Lutyen’s Delhi, home to the central government and Members of Parliament, is sometimes brought face-to-face with the people it purports to serve. Farmers invade the geometric grid of streets to protest against farm-unfriendly policies, disrupting traffic, scattering debris and evoking expletives from motorists. On the following day, it’s business as usual for the denizens of Delhi, the momentary disruption forgotten.
Wednesday’s kisan-mazdoor rally, featuring farmers and workers from Maharasthra, Madhya Pradesh, Uttar Pradesh and Haryana, was one such protest. One of the key issues was the recent hike in minimum support prices (MSP) for kharif crops, which farmers’ organisations dubbed as inadequate. Farmer leaders lobby ceaselessly for higher MSPs and it is politically expedient for governments to succumb to their demands, regardless of the increased burden of agricultural subsidies and further skewing of the country’s food economy.
The Centre is well aware that the MSP mechanism is no substitute for a vigorous open market. Only a fraction of farmers benefit from MSPs, and that too, in selected states. The MSP system works best in paddy and wheat, leading to an overproduction of these two crops. This is undesirable, particularly in geographical regions unsuited for water-intensive crops. Of late, procurement of pulses and oilseeds has picked up, moderating prices of these commodities.
The tendency to apply quick-fix solutions to agrarian distress, such as loan waivers and MSP hikes, is a feature of every government. Let’s face it: our food security strategy has been consumer-rather than farmer-centric. Boosting farm incomes took a backseat to keeping food prices low. Today, there is an urgent need to address the ever-widening gulf between agricultural and non-agricultural incomes. In relative terms, farmers are getting poorer year by year.
More than MSP, they need marketing linkages which can enable them to sell their produce at remunerative prices, good quality inputs, risk-proofing against the vagaries of nature and easy access to credit. The MSP is an emergency mechanism, a sort of safety net during times of excess production. Hiking MSP makes for good optics, whereas putting a sound public crop insurance scheme in place is much harder and less visible.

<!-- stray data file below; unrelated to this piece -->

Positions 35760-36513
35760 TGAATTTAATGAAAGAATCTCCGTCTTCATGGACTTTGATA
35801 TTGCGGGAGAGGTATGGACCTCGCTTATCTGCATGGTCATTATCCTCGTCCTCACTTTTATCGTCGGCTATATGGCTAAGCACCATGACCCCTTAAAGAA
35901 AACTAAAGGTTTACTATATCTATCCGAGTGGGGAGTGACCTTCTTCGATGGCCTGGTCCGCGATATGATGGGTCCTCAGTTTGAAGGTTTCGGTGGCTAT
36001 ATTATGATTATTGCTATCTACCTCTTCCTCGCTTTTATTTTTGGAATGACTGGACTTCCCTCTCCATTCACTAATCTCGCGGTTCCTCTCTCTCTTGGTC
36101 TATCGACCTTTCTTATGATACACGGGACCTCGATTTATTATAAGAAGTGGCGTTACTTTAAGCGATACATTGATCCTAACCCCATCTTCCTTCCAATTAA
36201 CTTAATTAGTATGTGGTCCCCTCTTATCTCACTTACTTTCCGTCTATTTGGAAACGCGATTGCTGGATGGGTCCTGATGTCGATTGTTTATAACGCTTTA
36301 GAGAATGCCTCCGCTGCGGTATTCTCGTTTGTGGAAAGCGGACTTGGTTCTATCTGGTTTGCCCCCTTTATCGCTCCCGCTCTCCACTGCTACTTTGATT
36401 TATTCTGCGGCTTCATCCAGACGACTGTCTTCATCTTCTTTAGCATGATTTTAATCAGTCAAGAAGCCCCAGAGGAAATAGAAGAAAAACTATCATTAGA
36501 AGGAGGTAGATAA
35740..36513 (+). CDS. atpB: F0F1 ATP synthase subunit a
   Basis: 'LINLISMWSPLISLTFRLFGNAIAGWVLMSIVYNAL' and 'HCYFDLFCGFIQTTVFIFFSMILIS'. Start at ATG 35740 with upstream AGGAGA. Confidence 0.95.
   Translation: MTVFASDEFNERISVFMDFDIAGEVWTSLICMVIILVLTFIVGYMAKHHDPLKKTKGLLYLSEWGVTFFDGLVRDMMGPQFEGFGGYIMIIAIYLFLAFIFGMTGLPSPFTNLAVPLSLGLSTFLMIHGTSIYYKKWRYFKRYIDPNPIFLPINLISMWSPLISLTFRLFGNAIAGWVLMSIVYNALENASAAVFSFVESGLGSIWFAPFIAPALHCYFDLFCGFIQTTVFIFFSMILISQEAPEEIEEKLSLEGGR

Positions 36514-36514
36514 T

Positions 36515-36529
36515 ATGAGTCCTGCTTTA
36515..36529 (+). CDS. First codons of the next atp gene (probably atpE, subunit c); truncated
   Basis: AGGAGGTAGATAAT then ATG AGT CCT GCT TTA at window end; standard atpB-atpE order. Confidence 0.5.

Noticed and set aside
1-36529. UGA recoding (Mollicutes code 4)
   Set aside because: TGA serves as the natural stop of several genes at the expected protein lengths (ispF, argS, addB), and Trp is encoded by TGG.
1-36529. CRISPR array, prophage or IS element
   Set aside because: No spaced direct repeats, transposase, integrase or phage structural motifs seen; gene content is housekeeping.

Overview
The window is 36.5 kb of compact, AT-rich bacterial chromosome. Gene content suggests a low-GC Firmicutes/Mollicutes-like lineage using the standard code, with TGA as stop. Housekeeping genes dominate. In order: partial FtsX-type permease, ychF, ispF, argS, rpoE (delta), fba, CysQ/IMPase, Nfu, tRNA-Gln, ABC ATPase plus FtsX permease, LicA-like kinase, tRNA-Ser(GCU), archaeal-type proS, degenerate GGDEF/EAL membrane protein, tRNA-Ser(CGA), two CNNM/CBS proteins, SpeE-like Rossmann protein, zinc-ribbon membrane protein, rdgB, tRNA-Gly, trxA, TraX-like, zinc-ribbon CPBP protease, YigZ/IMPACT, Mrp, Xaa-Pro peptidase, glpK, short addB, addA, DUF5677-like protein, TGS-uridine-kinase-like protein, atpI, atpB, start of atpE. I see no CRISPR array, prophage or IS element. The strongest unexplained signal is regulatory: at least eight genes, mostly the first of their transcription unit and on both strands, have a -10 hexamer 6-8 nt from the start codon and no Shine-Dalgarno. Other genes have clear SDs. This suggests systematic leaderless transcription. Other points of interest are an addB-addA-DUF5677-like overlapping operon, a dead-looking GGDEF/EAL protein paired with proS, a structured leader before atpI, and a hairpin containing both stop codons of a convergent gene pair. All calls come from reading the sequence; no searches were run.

To its credit, the central government has shown a strong inclination to allow market forces to prevail, through measures such as the National Agriculture Market (e-NAM), which connects mandis across the country. It allows a robust price discovery mechanism, so that the farmer can auction his produce at the best possible rates. Why hasn’t it worked?
Let’s take the example of Haryana, which topped in e-NAM sales last year. The bulk of the trade — 60 per cent — captured on the e-NAM platform was procurement operations for rice and wheat by the state government agencies! Taking into account the total trades and bids received, it seems there were only 1.5 bids per e-trade on the average, most of them offline and local. The middlemen walked away with fat commissions, defeating the objective of the platform, which is to connect the farmer directly to the traders.
In fact, middlemen continue to rule the roost in the state. Government-licensed arhatiyas take home a staggering Rs 15,000 crore each year! Their presence is justified on the premise that they extend loans to farmers who do not have access to institutional credit. This is a specious argument. Why should the state, through commissions to arhatiyas, subsidise informal channels of credit? Why not reform the credit system, which caters to agri-business rather than farmers?
None of these problems is unfixable, but state governments must cooperate and prevent the politically powerful middlemen from hijacking the e-NAM platform. Inter-state and inter-mandi trades must not only be allowed, but actively encouraged. A natural corollary would be to allow farmers to demat their produce, which would then be stored at mandi level and traded when the price is right.
A reveiw of e-NAM by the Niti Ayog has found that mandis are ill-equipped to assay farm produce, without which potential buyers cannot get quality assurance. Most mandis have equipment for weighing and measuring mositure content, but this is not adequate in e-trading. The reveiw also confirmed that auctions were taking place offline and the data was being entered on the e-NAM portal post facto, making a mockery of the platform.
A study of the Unified Marketing Platform (UMP) in Karnataka — a sort of precursor to e-NAM — showed that farmers benefit hugely from online trading. After its introduction in 2015-16, modal prices of agricultural commodities in UMP-linked mandis increased sharply over the previous year — much higher than the increase in wholesale prices in the rest of the country. Many farmers may not even be aware of the MSP mechanism, but they all want better prices for their produce. There’s little doubt that a unified market and online trading is the way to go and a strong push is needed to bring the states, mandis and middlemen in line.
Bhavdeep Kang is a senior journalist with 35 years of experience in working with major newspapers and magazines. She is now an independent writer and author.